There’s nothing (next to my children, of course…) that I value more than learning, feeling, and sharing. I’m hooked and hungry. Looking for my next hit. Totally addicted to growth and process. And I hope I never kick…

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Follow your blisses, loves. Follow your blisses!

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And be well.

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P.S. Anyone interested in more information on the PDA or the basic tenets of Positive Discipline (maybe you’re like me and you bristle/d a little bit at the name…?) — here’s a link to the PDA’s site.

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W.O.W. — Week of Wonder!

This gallery contains 32 photos.

Greetings friends, followers, and new-founds! The dial here in our little corner of the universe have been set to auto-fun for the last week, and I’m just now having a moment to “come up for air” and tell you all about … Continue reading

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Out with a Splash!

This gallery contains 23 photos.

Well, for those of you who are new here or have not been following along: We’ve been in Santa Cruz for the last month and a half. Woohoo for “short Winter”, Missoula is getting hammered with some of the most … Continue reading

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The Self-Authenticating Adult, or How to be a Super-Hero to your Kid

redwoodEcho decided that she wanted to climb the Redwood in Juju and Bonnie’s backyard (not actually pictured above… this one’s just to give you the impression of it, since, regrettably, I took no pictures from under the particular tree in question). It just so happens that I am the type of parent who was genuinely pleased to hear that his 6 and a 1/2 year-old daughter wants to climb the 100+ foot evergreen, the very first branch of which is at least 20 feet up, above her doting, and perhaps also “highly concerned”, grandparents’ fitted-brick patio…

also love that tree! And I wanted to climb it while we are here, as well.

We had the ladder set up, extended to it’s fullest height and even on it’s tippy-toes a bit, leaned against the massive and mythical trunk of “Reddy the Great”, as Echo calls the wizened old giant. This tree is the stuff of Christensen family legend. The mere fact that I, or Natalie, or her sister, Em, have climbed it before, or would, is somewhat of a heroic feat in the family. It’s a big tree. But it also looms over Natalie and Emily’s entire childhood. It’s been imbued with magic. Not just your natural everyday huge Redwood magic, but life-, imaginative-, play-, kid-, undaunted-, love-magic. And you can feel that when you’re near Reddy. And it makes you story-worthy to associate with “the Great” in such an intimate fashion as to ascend to his/her/its crown, to say the least.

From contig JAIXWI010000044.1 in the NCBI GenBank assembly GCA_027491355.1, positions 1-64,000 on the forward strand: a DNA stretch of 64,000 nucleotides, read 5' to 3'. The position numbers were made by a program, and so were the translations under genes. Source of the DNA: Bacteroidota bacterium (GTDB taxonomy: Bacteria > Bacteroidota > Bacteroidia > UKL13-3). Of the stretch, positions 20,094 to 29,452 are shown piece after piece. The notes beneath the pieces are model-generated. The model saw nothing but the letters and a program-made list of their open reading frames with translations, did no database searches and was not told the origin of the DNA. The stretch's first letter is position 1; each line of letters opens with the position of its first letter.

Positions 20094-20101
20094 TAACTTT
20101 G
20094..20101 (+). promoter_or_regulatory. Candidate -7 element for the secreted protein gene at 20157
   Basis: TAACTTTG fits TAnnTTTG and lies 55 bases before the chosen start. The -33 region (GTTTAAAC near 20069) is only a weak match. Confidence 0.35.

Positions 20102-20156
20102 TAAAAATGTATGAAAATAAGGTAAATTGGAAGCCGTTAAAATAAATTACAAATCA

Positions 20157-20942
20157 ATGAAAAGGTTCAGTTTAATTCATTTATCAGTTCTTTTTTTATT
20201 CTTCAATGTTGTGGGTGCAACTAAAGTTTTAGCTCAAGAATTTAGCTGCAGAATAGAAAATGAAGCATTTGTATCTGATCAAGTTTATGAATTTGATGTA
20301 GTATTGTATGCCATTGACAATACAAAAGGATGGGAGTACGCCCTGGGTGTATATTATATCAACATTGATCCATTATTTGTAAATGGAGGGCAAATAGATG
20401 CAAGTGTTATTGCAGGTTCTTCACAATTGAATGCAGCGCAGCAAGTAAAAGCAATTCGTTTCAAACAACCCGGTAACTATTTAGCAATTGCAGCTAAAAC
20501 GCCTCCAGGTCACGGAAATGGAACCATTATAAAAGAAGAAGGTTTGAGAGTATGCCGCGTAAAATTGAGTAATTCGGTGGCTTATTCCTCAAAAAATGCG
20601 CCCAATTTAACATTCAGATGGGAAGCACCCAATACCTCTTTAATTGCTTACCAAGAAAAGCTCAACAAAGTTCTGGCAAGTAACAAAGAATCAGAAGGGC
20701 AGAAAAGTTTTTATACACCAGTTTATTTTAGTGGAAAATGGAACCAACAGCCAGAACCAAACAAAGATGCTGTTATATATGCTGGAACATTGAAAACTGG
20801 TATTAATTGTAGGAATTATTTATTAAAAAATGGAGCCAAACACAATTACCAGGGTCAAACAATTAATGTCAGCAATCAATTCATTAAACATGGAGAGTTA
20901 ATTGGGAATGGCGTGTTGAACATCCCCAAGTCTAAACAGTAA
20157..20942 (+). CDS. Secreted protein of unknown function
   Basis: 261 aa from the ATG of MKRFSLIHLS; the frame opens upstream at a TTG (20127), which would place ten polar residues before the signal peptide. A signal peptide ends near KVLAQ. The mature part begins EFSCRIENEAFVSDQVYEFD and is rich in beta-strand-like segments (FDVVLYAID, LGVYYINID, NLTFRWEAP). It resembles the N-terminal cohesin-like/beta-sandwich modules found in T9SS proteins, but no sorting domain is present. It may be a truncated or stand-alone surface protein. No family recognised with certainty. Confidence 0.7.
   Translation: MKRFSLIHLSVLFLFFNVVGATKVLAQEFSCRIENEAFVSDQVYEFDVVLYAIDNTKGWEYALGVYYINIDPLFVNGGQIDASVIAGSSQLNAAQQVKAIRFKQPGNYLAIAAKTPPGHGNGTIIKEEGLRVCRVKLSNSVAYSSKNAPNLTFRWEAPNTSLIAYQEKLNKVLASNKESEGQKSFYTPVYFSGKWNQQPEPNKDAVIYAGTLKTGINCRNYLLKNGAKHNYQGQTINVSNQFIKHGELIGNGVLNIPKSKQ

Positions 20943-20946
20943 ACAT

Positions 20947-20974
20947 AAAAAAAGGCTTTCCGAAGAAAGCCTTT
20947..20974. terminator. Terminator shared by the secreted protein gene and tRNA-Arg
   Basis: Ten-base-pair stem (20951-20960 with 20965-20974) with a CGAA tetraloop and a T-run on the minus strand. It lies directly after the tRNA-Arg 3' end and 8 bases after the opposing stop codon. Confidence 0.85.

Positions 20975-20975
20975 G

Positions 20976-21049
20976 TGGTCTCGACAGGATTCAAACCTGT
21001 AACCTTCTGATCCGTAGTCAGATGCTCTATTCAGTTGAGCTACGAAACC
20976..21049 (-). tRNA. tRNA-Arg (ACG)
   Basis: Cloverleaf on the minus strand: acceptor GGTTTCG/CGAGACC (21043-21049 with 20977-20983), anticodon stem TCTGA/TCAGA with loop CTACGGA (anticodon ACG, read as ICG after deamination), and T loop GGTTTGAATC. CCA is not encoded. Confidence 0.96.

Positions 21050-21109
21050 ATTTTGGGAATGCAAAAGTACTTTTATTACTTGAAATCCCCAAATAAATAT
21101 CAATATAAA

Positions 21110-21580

The compound had gotten wind of Echo’s plan; and by that, I mean, she’d broadcast the news in every building and in every face she could reach between the time we decided to go for it and the time we had the ladder up against the foot of the tree. Our little friend Seiji was visiting and he was exceptionally interested in this operation to climb the tree and whether or not he would in fact get a turn to make his own ascent; so with our other “residents” that made 8-10 of us around the tree at any one moment, all jazzed-to-nervous-and-back-again about the current activity.

Reddy2

We had to “try out” the ladder placement, so Echo and I climbed up together while Natalie held the base. The top of the ladder was too far from the bottom-most branch for Echo to reach and climb up onto it. We adjusted the ladder and made another ascent. This time Echo decided that being “as tall as a two-story building” at the top of the ladder and touching the lowest branch of the tree was — well, enough. The teeming horde decided they all wanted a similar triumph under their respective belts; so I ushered kids, one after the other, up and down the ladder, to lay a finger on or wrap an arm around that lowest branch. Each one got to peer down and wave at the on-lookers below, and to gaze out on the world from a different perspective. They all loved it so much that they begged for another round. They felt pleased with themselves, and lit-up by the experience.